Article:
Big data is such a hot topic, it seems like it’s everywhere lately. For that reason I decided to check out the session, “Getting to the ‘Good Stuff’: Evidence-based Decision Making for Associations.” Presented by Elizabeth Engel, MA, CAE, the CEO of Spark Consulting, LLC and Peter Houstle, the CEO of Mariner Management & Marketing, the session was based on a recently released white paper that features six association stories that highlight what you need to know when making evidence-based decisions.
The key to finding useful data, Engel and Houstle said, is identifying meaningful patterns in that data. Finding these patterns allows associations to make informed decisions rather than decisions made on assumptions or because they’ve always operated that way.
The session started with Engel asking what was stopping audience members from using data to make decisions. Responses included small staffs and limited resources, having data stored in too many different systems, working with data that is not validated and possibly not accurate, and problems getting responses from members due to survey fatigue.
The presenters provided a roadmap of sorts to help lead to better decision making, starting with determining what questions you need to ask of your data. Collecting data from sources like your CRM and AMS systems and other areas of your association that compile data, like accounting, is next, followed by cleaning that data by removing duplicates and addressing any missing or incorrect data.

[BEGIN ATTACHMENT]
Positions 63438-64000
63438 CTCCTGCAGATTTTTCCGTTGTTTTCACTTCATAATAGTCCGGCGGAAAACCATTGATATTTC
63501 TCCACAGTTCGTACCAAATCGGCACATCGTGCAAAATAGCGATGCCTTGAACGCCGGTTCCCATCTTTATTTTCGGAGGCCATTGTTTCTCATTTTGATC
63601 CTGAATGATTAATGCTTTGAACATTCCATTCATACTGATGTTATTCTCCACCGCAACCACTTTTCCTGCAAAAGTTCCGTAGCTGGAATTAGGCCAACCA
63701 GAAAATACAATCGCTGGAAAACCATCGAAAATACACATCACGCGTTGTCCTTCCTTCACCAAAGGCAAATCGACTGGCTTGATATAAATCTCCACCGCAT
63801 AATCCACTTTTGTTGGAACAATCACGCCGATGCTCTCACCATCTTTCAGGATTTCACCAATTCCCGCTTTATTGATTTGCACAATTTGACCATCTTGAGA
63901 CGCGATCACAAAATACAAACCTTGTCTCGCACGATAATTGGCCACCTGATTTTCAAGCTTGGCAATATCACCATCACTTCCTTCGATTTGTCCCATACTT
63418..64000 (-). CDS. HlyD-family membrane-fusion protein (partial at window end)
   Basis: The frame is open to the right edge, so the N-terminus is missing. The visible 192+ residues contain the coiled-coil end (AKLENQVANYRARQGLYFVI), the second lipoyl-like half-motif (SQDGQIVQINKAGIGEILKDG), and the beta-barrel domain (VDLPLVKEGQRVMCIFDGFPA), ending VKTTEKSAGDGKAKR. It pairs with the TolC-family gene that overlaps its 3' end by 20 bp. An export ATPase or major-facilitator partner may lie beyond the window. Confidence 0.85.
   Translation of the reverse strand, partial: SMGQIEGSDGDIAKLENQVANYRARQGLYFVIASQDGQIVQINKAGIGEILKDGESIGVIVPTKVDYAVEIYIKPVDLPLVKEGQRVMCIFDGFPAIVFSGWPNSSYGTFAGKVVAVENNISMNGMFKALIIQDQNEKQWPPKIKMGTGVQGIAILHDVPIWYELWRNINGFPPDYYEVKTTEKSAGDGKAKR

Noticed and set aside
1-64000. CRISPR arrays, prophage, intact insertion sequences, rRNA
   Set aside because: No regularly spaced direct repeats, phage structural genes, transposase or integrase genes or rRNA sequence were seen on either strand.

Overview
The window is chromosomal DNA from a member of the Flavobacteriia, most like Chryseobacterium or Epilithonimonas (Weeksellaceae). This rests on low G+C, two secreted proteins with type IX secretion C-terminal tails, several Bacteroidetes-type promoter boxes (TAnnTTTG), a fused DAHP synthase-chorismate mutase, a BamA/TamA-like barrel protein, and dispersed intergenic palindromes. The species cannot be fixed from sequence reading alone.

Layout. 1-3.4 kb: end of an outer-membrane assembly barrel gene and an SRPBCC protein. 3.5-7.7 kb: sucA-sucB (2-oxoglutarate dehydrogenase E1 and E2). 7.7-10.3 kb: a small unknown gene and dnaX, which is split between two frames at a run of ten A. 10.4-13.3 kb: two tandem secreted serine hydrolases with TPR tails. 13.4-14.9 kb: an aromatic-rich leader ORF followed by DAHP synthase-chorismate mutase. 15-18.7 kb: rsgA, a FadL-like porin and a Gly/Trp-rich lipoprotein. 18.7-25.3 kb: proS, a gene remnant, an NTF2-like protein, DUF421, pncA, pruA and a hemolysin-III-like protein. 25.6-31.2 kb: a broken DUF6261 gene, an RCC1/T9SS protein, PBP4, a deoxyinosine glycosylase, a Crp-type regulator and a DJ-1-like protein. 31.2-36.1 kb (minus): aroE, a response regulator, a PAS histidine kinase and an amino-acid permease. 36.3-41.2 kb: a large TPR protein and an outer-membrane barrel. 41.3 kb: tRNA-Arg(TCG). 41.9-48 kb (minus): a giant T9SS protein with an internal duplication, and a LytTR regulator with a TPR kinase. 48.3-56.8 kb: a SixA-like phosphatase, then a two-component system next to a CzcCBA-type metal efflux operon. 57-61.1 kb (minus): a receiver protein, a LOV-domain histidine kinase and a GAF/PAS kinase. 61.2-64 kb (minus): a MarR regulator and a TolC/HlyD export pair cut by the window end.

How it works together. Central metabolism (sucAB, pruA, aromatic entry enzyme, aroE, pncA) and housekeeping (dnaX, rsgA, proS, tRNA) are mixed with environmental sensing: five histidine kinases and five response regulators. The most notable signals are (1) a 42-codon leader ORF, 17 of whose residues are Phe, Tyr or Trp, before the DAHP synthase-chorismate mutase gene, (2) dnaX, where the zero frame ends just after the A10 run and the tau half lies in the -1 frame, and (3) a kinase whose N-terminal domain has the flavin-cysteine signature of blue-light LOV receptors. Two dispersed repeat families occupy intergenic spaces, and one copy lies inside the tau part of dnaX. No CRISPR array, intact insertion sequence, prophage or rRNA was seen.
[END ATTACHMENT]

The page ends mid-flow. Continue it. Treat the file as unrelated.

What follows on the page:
To analyze the data, Houstle and Engel suggested using a dashboard like Tableau and said that graphically presenting your data will make it easier for your audience to consume.
While your data can’t tell you what to do, it can make it easier for you to interpret your situation and make an educated plan that will help in most routine situations.
Engel and Houstle stressed that every person in the association should have access to the data, it shouldn’t be just reserved for certain people to use.
The key, Engel said, is worrying less about making the right decision and focus on making the decision you’ve made right.
Extra takeaway: At the end of the session Engel passed around some postcards so that attendees could write themselves a note to serve as a reminder of an action item that was spurred from the session. Engel said she would mail them to attendees in about a month, just as a reminder to put some of the ideas from the session into action. Anyone who has every attended a conference knows what it’s like to come home with a notepad full of great ideas only to abandon those ideas when real life kicks in back home. I love the idea of having a reminder sent in the weeks after the conference to help you remember the energy you felt around certain concepts, ideas or strategies.